The television industry changed forever back in January 1999 when a new home entertainment device debuted at the Consumer Electronics show in Las Vegas. Presented by TiVo Inc., this technology gave TV viewers recording capabilities far beyond the limits of their old-fashioned VCRs. The company officially introduced its TiVo box in March that year and it caught on like wildfire, revolutionizing the way we watch television. Essentially, TiVo has jumpstarted an entirely new technology known as digital video recorders (DVRs), or personal video recorders (PVRs). Other terminology has emerged since TiVo's introduction, like DDR, DSR, DNR, and HDDR for digital disk, digital satellite, digital network, and hard-disk-drive recorder, respectively. But DVR has taken hold, and advertisers and TV producers are concerned (see "Is DVR Technology Pushing The Legal Limits?" below).
The TiVo DVR has become so popular among home-entertainment "technofiles," TiVo users' groups have formed, and TiVo fan clubs have become widespread. People now say "TiVo it" instead of "record it." TiVo's popularity has even reached the point of user addiction. According to the company, 96% of users say they'll never give up their TiVo service.
Even though the firm continues to lose money, losses have narrowed dramatically, and it was on a pace to break even financially by the end of 2002. It claims over 500,000 subscribers, and this steadily climbing figure has more than doubled since a year ago. The company hopes to achieve at least 1 million subscribers, which should provide respectable profits. Judging from the subscription rate, that goal is certainly attainable.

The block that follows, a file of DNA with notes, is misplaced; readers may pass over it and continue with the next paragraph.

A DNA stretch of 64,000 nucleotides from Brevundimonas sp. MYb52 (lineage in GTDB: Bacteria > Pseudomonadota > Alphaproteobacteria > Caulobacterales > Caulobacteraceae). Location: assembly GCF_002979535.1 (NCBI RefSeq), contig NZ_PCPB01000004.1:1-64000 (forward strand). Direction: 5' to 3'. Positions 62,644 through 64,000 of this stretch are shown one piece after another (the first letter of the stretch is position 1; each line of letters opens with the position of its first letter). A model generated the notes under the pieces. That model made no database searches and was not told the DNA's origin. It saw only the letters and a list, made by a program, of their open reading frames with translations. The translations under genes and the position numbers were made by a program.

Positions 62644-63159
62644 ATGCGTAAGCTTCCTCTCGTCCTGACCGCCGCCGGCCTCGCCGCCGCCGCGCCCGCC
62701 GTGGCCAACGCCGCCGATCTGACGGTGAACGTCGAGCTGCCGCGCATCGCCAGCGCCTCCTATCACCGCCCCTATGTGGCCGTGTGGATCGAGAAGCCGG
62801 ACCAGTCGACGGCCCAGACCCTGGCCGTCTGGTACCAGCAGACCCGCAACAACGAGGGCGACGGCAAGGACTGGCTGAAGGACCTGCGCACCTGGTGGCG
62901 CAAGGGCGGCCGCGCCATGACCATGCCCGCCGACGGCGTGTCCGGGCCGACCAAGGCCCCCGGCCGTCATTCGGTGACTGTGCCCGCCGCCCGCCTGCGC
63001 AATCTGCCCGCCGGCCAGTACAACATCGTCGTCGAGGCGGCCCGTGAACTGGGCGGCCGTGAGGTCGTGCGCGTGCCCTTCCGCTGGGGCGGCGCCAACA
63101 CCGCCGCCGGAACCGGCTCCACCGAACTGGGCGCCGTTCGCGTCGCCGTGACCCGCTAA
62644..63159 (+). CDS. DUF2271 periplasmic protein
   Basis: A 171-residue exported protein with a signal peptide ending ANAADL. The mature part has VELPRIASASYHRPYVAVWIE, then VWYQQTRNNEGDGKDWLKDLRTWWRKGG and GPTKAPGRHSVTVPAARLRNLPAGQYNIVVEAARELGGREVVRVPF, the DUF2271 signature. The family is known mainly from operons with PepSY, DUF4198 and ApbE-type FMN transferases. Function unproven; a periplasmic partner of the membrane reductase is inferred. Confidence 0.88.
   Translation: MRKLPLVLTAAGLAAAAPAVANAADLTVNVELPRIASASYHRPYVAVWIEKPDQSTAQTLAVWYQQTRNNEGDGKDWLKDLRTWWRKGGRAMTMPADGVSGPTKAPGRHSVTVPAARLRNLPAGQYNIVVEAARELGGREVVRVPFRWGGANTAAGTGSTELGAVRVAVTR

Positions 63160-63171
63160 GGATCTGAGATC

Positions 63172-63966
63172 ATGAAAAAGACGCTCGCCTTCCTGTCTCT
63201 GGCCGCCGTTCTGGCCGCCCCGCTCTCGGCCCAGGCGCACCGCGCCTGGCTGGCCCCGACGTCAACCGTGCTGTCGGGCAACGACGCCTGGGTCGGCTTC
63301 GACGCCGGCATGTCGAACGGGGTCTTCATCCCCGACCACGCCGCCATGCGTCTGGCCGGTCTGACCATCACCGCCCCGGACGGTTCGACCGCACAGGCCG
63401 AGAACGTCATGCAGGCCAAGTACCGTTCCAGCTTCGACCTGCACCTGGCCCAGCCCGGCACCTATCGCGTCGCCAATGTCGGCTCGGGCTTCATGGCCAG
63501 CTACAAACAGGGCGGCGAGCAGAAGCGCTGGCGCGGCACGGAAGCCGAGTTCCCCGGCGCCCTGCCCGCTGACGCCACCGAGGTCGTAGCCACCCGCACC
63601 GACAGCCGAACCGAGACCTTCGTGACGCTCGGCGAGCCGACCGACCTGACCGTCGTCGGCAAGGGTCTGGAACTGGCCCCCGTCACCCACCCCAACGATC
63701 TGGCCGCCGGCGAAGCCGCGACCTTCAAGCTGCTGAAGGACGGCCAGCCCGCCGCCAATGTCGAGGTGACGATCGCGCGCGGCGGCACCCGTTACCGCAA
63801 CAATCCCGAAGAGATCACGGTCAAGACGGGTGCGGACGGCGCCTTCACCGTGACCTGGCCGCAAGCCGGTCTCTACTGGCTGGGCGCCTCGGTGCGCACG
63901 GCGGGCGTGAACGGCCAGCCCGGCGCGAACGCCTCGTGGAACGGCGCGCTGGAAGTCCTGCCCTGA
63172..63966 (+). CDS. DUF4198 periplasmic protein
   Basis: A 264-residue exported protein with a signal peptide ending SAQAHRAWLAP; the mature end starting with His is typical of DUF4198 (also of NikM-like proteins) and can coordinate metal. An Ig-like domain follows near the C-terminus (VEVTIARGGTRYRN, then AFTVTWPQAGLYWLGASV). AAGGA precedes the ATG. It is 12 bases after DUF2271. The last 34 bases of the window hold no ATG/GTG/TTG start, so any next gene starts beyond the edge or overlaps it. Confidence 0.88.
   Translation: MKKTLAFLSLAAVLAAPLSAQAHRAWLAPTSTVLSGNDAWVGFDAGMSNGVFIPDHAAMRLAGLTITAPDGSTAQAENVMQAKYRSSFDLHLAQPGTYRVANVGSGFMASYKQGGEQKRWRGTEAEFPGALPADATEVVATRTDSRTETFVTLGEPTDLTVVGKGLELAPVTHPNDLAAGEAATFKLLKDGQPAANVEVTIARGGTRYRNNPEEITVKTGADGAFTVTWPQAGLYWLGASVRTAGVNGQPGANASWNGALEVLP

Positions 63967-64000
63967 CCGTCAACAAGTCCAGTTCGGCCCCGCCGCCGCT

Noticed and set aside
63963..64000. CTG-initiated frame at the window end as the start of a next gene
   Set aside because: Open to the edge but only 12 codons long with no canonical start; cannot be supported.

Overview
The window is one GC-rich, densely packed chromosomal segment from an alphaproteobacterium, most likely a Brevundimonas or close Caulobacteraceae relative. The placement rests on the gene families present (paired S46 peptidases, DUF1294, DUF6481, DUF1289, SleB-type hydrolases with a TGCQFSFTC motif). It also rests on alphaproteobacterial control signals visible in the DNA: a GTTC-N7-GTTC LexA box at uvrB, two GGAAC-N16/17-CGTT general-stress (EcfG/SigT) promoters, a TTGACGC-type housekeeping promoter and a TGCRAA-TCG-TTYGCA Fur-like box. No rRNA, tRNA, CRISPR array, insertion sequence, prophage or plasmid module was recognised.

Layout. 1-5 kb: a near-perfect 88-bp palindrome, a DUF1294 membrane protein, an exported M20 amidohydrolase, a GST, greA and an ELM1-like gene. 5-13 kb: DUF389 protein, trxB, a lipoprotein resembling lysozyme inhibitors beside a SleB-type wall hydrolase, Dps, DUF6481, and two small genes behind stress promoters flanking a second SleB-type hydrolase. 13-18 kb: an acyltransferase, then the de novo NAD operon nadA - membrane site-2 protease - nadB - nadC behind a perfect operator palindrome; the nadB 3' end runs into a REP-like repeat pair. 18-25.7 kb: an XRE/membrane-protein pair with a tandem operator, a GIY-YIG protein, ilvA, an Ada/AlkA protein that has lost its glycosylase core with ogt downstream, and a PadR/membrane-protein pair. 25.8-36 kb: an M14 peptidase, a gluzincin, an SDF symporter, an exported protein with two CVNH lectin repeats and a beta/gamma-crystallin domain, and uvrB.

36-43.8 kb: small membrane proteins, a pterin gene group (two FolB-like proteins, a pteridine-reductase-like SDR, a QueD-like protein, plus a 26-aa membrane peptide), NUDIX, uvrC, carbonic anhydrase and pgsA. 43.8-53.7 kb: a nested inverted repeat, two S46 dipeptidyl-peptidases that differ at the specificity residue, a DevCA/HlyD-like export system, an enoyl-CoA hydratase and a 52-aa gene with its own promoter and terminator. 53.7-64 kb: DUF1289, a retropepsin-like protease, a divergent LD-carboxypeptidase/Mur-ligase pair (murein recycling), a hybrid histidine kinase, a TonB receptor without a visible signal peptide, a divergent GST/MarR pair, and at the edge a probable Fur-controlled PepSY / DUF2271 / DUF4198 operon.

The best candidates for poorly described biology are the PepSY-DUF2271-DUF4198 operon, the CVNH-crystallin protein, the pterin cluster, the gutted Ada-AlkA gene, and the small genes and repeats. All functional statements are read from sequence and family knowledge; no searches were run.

Of course, success is a matter of perspective. Naysayers see the cup as half-empty. They note the firm's record of losing money. They also compare TiVo to Marconi, who invented radio, and RCA, who pioneered television, only to lose their grip on the technology to upstart competitors. And there are lots of competitors, including Digeo, Metabyte, Microsoft, and SONICblue. But Michael Ramsay, TiVo's cofounder, chairman, and CEO, is unabashed. He's confident the company will win out. TiVo's market share in its number of subscribers seems to bear him out.
WHAT'S A TiVo?
Basically, the device is a digital recording and playback disk. Users can program it through an on-screen menu using its "peanut-shaped" remote control (Fig. 1). Users select, upload, and download program information via the home telephone line, usually during off hours like after midnight. Some people call it a souped-up VCR, but that's really an understatement. "Under the cover, the TiVo is really a complex computer, but the user never sees that," says Howard Look, vice president for TiVo Studios.
With TiVo, viewers never have to miss their favorite show, nor will they be bothered by phone calls or other interruptions. The unit can pause for as long as 30 minutes on any TV channel at any time, letting viewers tend to whatever they need and return to the program without missing a moment. Viewers can watch what they like when they choose, without videotaping, as well.